Rain Gardens in Washtenaw

Plant a rain garden on your property with help from the Washtenaw County Rain Garden Assistance Program. Or, train to design rain gardens yourself by becoming a Master Rain Gardener, and spread the word about the benefits of rain gardens.

Jessen Rain Garden spring 2012What are Rain Gardens?

Rain gardens capture stormwater runoff before it pollutes our local rivers - while providing beautiful gardenscapes throughout the growing season. 

When it rains, a rain garden captures the runoff from a roof or driveway.   One inch of rainfall means 600 gallons of water will be captured by a typical rain garden.  This is water that won't go to municipal pipes, won't add pollution to the river, and won't contribute to flooding. This water will recharge the groundwater.  But before it does, it keeps the garden looking green and lush.   

Rain Garden Design Assistance Program

harry and francineThe Office of the Washtenaw County Water Resources Commissioner and staff work with several homeowners each year to design and install rain gardens on their property.  The result is residents all over the county are happy with their new gardens, while the Huron River receives less fertilizers, chemicals and other harmful runoff.  

The rain gardens planted through this program are capable of capturing 60,000 gallons of water - an inch of rainfall. 

 

Master Rain Gardener ProgramSally Richie's Rain Garden 2012

Master Rain Gardeners are volunteers who have earned their Master Rain Gardener certificate - trained in designing and installing rain gardens.  They help out friends and neighbors to learn about, design and plant rain gardens.  Visit the Master Rain Gardener Hall of Fame (photos).  Recognize them by the raindrops hanging from their Master Rain Gardener nametags!  List of Master Rain Gardener certificate holders.

 

How Can I Participate?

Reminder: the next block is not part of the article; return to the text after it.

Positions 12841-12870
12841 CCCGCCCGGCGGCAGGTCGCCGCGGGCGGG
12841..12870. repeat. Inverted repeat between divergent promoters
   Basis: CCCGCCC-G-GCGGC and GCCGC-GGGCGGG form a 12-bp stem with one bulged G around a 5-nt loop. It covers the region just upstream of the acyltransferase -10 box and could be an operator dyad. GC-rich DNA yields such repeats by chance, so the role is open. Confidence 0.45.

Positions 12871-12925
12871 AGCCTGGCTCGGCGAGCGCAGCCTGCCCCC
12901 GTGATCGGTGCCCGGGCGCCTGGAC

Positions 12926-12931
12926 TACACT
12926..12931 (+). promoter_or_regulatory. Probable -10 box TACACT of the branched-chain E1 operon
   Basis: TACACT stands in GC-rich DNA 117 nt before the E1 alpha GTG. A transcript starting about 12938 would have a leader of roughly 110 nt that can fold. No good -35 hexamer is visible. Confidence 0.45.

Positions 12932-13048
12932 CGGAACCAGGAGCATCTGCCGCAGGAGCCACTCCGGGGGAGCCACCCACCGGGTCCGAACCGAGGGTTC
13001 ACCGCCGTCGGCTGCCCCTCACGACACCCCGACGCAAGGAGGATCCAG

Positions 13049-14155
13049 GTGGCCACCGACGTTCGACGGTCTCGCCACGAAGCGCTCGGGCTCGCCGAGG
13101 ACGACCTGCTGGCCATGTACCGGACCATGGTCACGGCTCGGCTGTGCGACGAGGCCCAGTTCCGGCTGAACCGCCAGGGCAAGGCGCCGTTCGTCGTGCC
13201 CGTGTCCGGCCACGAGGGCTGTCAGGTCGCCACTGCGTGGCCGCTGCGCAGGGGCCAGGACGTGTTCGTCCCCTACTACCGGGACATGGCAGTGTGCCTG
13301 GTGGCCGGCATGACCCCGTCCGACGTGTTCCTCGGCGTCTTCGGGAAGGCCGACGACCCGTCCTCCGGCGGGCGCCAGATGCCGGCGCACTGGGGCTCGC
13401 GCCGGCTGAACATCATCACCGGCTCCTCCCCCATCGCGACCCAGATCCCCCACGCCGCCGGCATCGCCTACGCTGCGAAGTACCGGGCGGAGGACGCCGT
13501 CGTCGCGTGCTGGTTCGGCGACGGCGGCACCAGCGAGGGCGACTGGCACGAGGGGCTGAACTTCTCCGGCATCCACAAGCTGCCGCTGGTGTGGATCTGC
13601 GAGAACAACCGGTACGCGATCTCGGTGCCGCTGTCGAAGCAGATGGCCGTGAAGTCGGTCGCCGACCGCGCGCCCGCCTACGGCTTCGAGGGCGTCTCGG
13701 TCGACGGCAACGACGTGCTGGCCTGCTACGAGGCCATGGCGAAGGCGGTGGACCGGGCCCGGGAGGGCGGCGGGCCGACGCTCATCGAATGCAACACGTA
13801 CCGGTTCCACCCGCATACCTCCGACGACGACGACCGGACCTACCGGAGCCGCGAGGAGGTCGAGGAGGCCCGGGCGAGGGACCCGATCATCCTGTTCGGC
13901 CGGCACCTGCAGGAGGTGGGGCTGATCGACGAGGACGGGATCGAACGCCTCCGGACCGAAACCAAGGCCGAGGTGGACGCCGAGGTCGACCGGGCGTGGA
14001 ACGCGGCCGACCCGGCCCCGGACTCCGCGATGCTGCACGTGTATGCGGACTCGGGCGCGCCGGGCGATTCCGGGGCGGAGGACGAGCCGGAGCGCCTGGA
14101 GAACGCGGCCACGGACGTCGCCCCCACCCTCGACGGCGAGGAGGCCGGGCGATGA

• Install a rain garden in your yard.  A stormwater rate credit is available for gardens constructed within the City of Ann Arbor.  
  • Train as a Master Rain Gardener, and become a volunteer resource for your neighborhood.
  • Get Help. If you’re interested in getting help with the design and implementation of a rain garden on your property, or would like to learn more about this effort and how you can become involved, contact our Rain Gardens Coordinator, Susan Bryan at bryans@ewashtenaw.org or 734-730-9025.
  • Hire help.  If you are looking for a landscape contractor or professional gardener to implement your rain garden for you, here is a list of qualified contractors.
  • Laugh.  Check out "I was a Teenage Raindrop" for some rain garden humor by David Zinn.

Where can I see Rain Gardens in action?
"The Washtenaw County Water Resources people were great ... For me, it was an easy choice ... an opportunity to experiment with a new way of gardening and help the environment."   - Fran Alexander, Avid Gardener & Allen Creekshed resident

Rain Garden How-to Manuals

Center for Watershed Protection - How to Install a Rain Garden (1 page)

Central Ohio - Rain Garden Manual for Homeowners

 Wisconsin Department of Natural Resources - Rain Gardens

Wisconsin Department of Natural Resources - Rain Garden Manual 

Rain Garden How-to:  Sue's Rules for Rain Gardens

Vermont Rain Gardening Manual:  "Gardening to Absorb the Storm"

Natural Resources Conservation Service, Backyard Conservation

Matthaei Botanical Gardens - Stewardship At Home 

Michigan Natural Shorelines Professional - training

 Program History

Washtenaw County’s Rain Garden Program began in 2005 with MDEQ grant funding.  We have worked with homeowners to plan, design, and install over 105 rain gardens.  Today, the program continues to assist homeowners in creating and installing rain gardens on their property.

Hear about it. (WEMU Interview on the "Issues of the Environment" show)

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